Redesigning an Electrical Engineering curriculum with a focus on systems principles and engineering design
With new courses at the freshman, sophomore, and junior levels, Michigan ECE is training tomorrow’s engineers to be leaders in a diverse workforce in service to society
The University of Michigan undergraduate program in electrical engineering has been redesigned to place a stronger emphasis on systems principles and engineering design, with projects having a positive impact on society. The onslaught of COVID-19 led to imaginative solutions that could further enrich these lab-based courses even post-pandemic.
“These new courses will give students experience early in their student careers synthesizing what they learned in different courses and then applying it to a complete system having an application that is in service to society,” said Mingyan Liu, Peter & Evelyn Fuss Chair of Electrical and Computer Engineering (ECE). “This goes to the heart of what it means to be an engineer.”
Big changes have been happening in ECE-related areas, such as automation, new materials for electronics, communications, big data, and sustainable energy; and students need to be prepared to be the masters of that change.
The ECE Undergraduate Curriculum Innovation Committee was formed in 2015 to do an in-depth review of the curriculum, and if needed – make changes that would address the global challenges and job demands faced by our students.
“We were trying to develop some form of course sequence that would make connections between the fundamental coursework, and also provide motivation for how they’re going to solve societal problems once they graduate,” said committee chair Jamie Phillips.
"This goes to the heart of what it means to be an engineer."
Mingyan Liu, Peter & Evelyn Fuss Chair of ECE
By 2018, plans were in place to incorporate two new courses, sophomore and junior level, into the core EE curriculum. In parallel to this planning, a new course with many of the same goals was developed for freshman engineers, and taught for the first time in 2018. These three courses are:
- ENG 100: Self-Driving Cars, Drones, and Beyond: An Intro to Autonomous Electronic Systems (1st year undergraduate course open to all engineering disciplines)
- EECS 200: Electrical Engineering Systems Design I (2nd year undergraduate course in electrical and computer engineering)
- EECS 300: Electrical Engineering Systems Design II (3rd year undergraduate course in electrical and computer engineering)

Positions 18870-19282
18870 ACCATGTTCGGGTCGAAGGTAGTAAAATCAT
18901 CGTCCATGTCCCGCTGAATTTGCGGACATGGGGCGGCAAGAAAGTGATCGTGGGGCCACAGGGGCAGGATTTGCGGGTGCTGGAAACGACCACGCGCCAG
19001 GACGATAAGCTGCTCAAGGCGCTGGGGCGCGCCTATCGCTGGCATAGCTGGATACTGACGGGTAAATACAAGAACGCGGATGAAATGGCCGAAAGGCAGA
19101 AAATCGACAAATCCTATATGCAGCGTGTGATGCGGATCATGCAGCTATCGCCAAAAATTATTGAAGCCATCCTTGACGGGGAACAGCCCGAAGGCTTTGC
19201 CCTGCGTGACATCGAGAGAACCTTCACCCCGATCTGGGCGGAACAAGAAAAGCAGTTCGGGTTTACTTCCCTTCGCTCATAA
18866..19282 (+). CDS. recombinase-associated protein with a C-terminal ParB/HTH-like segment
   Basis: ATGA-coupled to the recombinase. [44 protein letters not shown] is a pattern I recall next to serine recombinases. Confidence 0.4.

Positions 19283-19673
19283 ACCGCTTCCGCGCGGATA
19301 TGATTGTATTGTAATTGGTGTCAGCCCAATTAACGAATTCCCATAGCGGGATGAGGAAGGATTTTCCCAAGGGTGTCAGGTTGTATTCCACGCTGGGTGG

Each of these courses have two defining features:
- Training in systems and open-ended engineering design
- Introduction to a broad range of EE topics, and how they can be applied to areas of positive societal impact, such as health care, energy & sustainability, automation, and communication
“Design is this unfortunate observation that most problems aren’t homework problems,” said Shai Revzen, co-designer of EECS 300. “That is, most problems aren’t specified well enough for you to know how you should approach the answer.”
With each new problem you want to solve in the world, there’s a wealth of possibilities that need to be narrowed down before you can plan a technical solution. Fortunately, this process can be taught – and it’s called engineering design.
“If you’re smart about design it doesn’t just affect the product, it affects the process,” says Revzen. “And if you’re smart about the process, then you end up working less to get a better result. And that’s true no matter what your discipline is.”
"If you're smart about design it doesn't just affect the product, it affects the process."
Prof. Shai Revzen
With each project, students are trained to consider the overall system, even if they only work on one part of it. A successful solution to the problem will have considered how all the individual parts fit together into a unified system that can be implemented in the real world.
By selecting topics of immediate importance to society, students understand their unique contribution to a rapidly evolving world. A world that is not only technologically savvy, but facing issues of inequity, globalization, and uncertainty.
Adversity breeds innovation
COVID-inspired engineering innovation is all around us, but perhaps most hidden is the work being done by teachers across the country moving to digital platforms in an effort to educate our students.
The COVID-19 crisis meant that the EE curriculum, known for its hands-on labs, was going to require some significant re-thinking in many of its courses, including these three which are all heavily lab based.
In the following review of ENG 100, EECS 200, and EECS 300, each course will be described as originally envisioned and taught, as well as how COVID-19 forced significant changes to how the labs were done. Some of the solutions may be continued post-pandemic; they may also serve as a model for how other institutions, perhaps lacking major lab equipment and/or space, could offer similar courses.
ENG 100: Self-Driving Cars, Drones, and Beyond: An Intro to Autonomous Electronic Systems
“They get to see how things really work for autonomous vehicles.”
Prof. Robert Dick